By Leon Gettler, Talking Business >>
THE BIG CHANGE in the last two years to remote working – and working from home brought on by the pandemic – has created a big challenge for cloud-based systems
Empired practice manager for the modern workplace, Jaen Snyman said the changes with the pandemic left many organisations unprepared to have most of their staff working from home.
“That’s where the cloud and public cloud make a big difference,” Mr Snyman told Talking Business.
“If you do have that set-up, then it doesn’t matter where you are accessing from, you can still get to your applications, you can still get to your business, you can still do your work as per normal.”
This, however, had changed the security landscape for businesses.
“Previously, your devices would have been on your network at some stage, so you could patch it and manage your devices and make sure your laptops are patched to the latest security updates,” Mr Snyman said.
“Now it’s created quite a bit of a challenge where people rely on you to be on the network to do it but you’re not, you’re working from home.”
COMPANY IS STILL LIABLE FOR SECURITY
Securing the network would create major challenges for companies with remote workforces as the onus would be on the companies whose workers are now connecting to their environment from an unsecured location and unsecured network.
“I don’t know if your home network is secure, I don’t know if your neighbour is listening in to your wireless and tapped into it and what other devices might be on your network and if those devices are actually secure or if any of them has been breached,” Mr Snyman said.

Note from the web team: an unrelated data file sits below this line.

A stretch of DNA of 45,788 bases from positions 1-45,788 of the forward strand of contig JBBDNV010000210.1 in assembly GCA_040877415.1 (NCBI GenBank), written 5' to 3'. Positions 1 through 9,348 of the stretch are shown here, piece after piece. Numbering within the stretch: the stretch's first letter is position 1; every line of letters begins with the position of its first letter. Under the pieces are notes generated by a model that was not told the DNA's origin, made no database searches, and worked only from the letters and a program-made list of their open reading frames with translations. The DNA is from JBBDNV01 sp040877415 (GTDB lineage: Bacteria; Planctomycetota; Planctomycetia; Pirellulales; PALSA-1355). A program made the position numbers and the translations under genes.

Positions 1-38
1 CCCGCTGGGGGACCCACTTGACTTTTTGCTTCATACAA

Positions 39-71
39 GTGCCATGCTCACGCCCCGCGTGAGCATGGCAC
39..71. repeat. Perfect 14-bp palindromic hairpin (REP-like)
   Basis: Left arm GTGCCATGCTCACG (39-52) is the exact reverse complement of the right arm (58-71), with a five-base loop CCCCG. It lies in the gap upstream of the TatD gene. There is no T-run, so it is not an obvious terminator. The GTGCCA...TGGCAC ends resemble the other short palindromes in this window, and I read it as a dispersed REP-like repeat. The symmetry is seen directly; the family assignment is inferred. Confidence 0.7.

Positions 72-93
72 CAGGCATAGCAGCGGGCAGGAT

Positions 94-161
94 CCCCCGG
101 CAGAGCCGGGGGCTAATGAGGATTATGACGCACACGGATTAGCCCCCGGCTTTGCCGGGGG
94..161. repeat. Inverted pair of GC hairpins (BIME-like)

He said hackers were now using the principle of “lateral movement”.
“That means if I hack one of your devices in your home and compromise that one, then I can move to another device on the same network laterally.
“I don’t need to hit your primary objective first. I can hit a soft target first, spoof your passwords that you use and try those passwords to other devices that might be on the same network.”
He said they could do this on any system, including business systems on home offices.
“If that is the CFO working from home, and I manage to hack into his kids’ computer, because the kid might not have a strong password, and dad uses that computer every now and again, and happens to use the same password he uses at work, then I know the CFO’s password and I can try it on his corporate identities.”
SUBSCRIPTIONS DRIVE THE CLOUD NOW
Mr Snyman said subscriptions were now driving the adoption of cloud technology, which is often used for CRM (customer relationship management) and ERP (enterprise resource platform) systems.
Because it’s already built in the cloud, businesses can also configure it to add value to their applications, to arrange it the way they need it.
The back-ups are done and the disaster recovery is in place, he said.
“All of that plumbing and maintenance is done by the provider and you as a customer can solely focus on the business value side of it,” Mr Snyman said.
While cloud is secure, the onus still comes back on the company to provide their own level of security to ensure there are no breaches.
“The application itself is secure but you yourself can make mistakes and give people access,” Mr Snyman said.
“If you don’t implement proper procedures and policies, for instance for password controls, to allow your users to use very simple passwords, or no passwords at all, then you have a fairly high risk of being compromised,” he said.
Hear the complete interview and catch up with other topical business news on Leon Gettler’s Talking Business podcast, released every Friday at www.acast.com/talkingbusiness.